28 U.S.C. § 1919 states "Whenever any action or suit is dismissed in any district court..for want of jurisdiction, such court may order the payment of just costs." Sheraton argues that it incurred $200,000 in attorneys' fees in discovery in investigating Castillo's new jurisdictional allegations, preparing and propounding document requests, interrogatories and third party subpoenas; reviewing document productions, preparing and taking depositions of representatives of Castillo Rochester Jacksonville, Inc., of counsel to Barbara Santangelo, a Castillo LLC member, as well as court reporting costs, travel costs, reproduction and support costs and miscellaneous expenses.

Castillo's position is that its decision to file a new complaint was motivated by its desire to maintain the September 8, 2009 trial date and avoid wasting more time and expense on a litigation that was essentially ready for trial. It also asserts that Sheraton concealed the issue of subject matter jurisdiction until the eve of trial. (Castillo's Mem. in Opp. and in Supp. of Castillo's Cross-Motion for Sanctions at 4-6; Bernstein Decl. at ¶ 16.) At argument on October 23, 2009, the Court expressed frustration with Sheraton's answers as to why its case now filed in Supreme Court Westchester County could not be tried on the record made in this Court and with Sheraton's Counsel's responses as to whether Sheraton was going to raise new issues in the Westchester action. (Castillo's Mem. in Opp. at 7-9, 11).

Castillo argues that justice is not served by awarding any costs to Sheraton. It points out that Castillo filed the new complaint "to avoid an egregious waste of judicial and party resources, and to try to protect its imminent trial date upon a closed record after more than three years of discovery and motion practice." (Id. at 12.) It accuses Sheraton of "hiding the ball," to borrow the Court's phrase, when the Court was trying to get assurances from Sheraton's counsel that the parties would get a prompt trial in Westchester and not cause any undue waste and delay. (Id.) Castillo also suggests that Sheraton had unclean hands because Sheraton strategically suppressed evidence in its possession at the time concerning Castillo's diversity allegations relying on the affidavit of its associate attorney Joshua B. Bernstein dated September 25, 2009. (Id. at 13.) Castillo further contends that, but for an agreement with Sheraton's counsel, it would have pursued an appeal of this Court's dismissal of the new complaint based on a theory of "minimal diversity jurisdiction" suggested by the Supreme Court in Grupo Dataflux v. Atlas Global Group, L.P., 541 U.S. 567, 578 (2004). (Id.)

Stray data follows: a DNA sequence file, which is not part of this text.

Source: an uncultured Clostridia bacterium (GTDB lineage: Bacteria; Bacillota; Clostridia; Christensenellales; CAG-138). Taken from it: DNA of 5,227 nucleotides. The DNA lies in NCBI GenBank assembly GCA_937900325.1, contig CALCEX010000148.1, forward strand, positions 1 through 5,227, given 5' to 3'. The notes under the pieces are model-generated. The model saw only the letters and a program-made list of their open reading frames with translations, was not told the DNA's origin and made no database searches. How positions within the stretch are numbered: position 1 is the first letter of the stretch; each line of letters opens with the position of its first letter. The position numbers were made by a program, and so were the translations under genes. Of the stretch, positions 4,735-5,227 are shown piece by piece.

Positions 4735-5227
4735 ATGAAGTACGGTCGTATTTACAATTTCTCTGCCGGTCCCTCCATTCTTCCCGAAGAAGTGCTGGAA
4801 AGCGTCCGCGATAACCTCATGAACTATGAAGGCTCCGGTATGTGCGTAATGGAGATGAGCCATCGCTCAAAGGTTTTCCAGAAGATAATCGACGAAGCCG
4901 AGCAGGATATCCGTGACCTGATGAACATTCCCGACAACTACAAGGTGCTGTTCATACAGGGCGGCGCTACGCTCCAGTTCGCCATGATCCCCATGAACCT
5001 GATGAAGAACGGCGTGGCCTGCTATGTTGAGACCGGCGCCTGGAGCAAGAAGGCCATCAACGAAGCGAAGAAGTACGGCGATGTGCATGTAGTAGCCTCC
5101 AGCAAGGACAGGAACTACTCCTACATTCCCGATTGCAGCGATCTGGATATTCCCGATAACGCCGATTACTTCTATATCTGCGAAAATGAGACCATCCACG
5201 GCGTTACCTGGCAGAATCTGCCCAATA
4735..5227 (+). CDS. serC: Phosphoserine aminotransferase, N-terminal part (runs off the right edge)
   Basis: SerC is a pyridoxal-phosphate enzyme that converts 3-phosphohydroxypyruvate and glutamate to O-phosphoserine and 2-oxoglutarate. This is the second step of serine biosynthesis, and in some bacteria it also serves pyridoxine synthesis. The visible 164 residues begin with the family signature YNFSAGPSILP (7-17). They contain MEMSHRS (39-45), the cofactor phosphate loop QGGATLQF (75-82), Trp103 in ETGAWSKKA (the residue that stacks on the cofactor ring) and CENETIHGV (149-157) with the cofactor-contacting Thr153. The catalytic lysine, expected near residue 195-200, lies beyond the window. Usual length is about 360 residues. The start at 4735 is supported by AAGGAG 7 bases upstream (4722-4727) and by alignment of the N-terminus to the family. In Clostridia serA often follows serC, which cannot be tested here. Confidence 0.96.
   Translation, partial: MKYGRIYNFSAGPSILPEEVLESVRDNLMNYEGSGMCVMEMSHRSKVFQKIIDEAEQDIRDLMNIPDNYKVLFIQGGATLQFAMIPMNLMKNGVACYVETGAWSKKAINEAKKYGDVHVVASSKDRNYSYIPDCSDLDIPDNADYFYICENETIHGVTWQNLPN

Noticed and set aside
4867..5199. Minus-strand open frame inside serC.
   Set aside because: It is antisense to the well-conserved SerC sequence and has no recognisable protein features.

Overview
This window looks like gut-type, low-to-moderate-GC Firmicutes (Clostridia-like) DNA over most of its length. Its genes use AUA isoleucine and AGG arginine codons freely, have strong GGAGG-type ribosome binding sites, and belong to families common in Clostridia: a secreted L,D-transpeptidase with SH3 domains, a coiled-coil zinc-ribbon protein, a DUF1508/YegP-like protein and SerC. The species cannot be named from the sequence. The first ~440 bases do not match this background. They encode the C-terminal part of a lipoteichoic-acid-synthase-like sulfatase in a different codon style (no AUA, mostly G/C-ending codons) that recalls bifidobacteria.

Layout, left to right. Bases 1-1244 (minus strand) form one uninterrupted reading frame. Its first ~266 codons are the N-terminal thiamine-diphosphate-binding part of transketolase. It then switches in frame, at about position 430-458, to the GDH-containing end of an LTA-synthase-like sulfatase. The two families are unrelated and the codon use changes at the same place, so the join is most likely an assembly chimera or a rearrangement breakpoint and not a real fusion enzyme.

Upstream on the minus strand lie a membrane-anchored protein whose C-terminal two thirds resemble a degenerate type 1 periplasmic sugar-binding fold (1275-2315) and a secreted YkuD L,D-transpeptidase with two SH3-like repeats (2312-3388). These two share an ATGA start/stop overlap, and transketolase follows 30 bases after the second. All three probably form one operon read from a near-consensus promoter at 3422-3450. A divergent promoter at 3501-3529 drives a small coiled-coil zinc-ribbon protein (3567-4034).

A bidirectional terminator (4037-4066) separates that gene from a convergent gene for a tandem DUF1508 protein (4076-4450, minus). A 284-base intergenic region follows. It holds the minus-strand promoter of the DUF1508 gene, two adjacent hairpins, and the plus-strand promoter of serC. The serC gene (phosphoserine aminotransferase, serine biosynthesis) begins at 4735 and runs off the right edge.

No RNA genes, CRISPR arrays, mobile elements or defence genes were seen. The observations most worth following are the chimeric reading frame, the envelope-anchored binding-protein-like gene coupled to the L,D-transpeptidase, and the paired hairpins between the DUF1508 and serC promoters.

Castillo's arguments in its Cross-Motion for Sanctions ascribe bad faith to Sheraton but do not demonstrate that, after the dismissal of the new action, Sheraton took actions inconsistent with this Court's concerns about undue delays and a possible waste of party resources and court resources in Supreme Court and Westchester County. Furthermore, the Bernstein affidavit does not provide evidence that Sheraton engaged in strategic suppression of evidence of diversity. The affidavit merely recounts the remarks of an attorney for Sheraton which is an insufficient basis for the conclusion of a strategic suppression of evidence reached by Mr. Bernstein and counsel for Castillo.

While the Court sympathizes with Castillo's counsel's desire to maintain its trial date as support for filing the claim in this Court, counsel for Sheraton made clear, prior to the filing of the new complaint, that Plaintiff would run afoul of Section 1359 if it attempted to reconfigure Castillo, LLC to manufacture diversity jurisdiction and that any effort to do so would result in failure. The plain reading of Section 1359 as well as case law supported Sheraton's counsel's warning. See Airlines Reporting Corp. v. S and N Travel, Inc., 58 F.3d 857, 862 (2d Cir. 1995) (Construing "section 1359 broadly to bar any agreement whose 'primary aim' is to concoct federal diversity jurisdiction.")

Furthermore, Plaintiff takes no issue with the Defendant's statement that the services for which it is requesting legal costs are of no value in the State Court proceeding. Under these circumstances, legal costs under 28 U.S.C. § 1919 are found appropriate. The Court has received Sheraton's counsel's hourly rates and hours spent on discovery and its motion to dismiss, as well as Sheraton's costs as it set forth in Sheraton's Ex. B, and finds them to be reasonable and in line with rates charged by firms practicing law in the Southern District of New York. Plaintiff has not objected to these amounts. Accordingly, Sheraton's Motion for Just Costs is granted and Castillo's Cross-Motion for Sanctions id denied.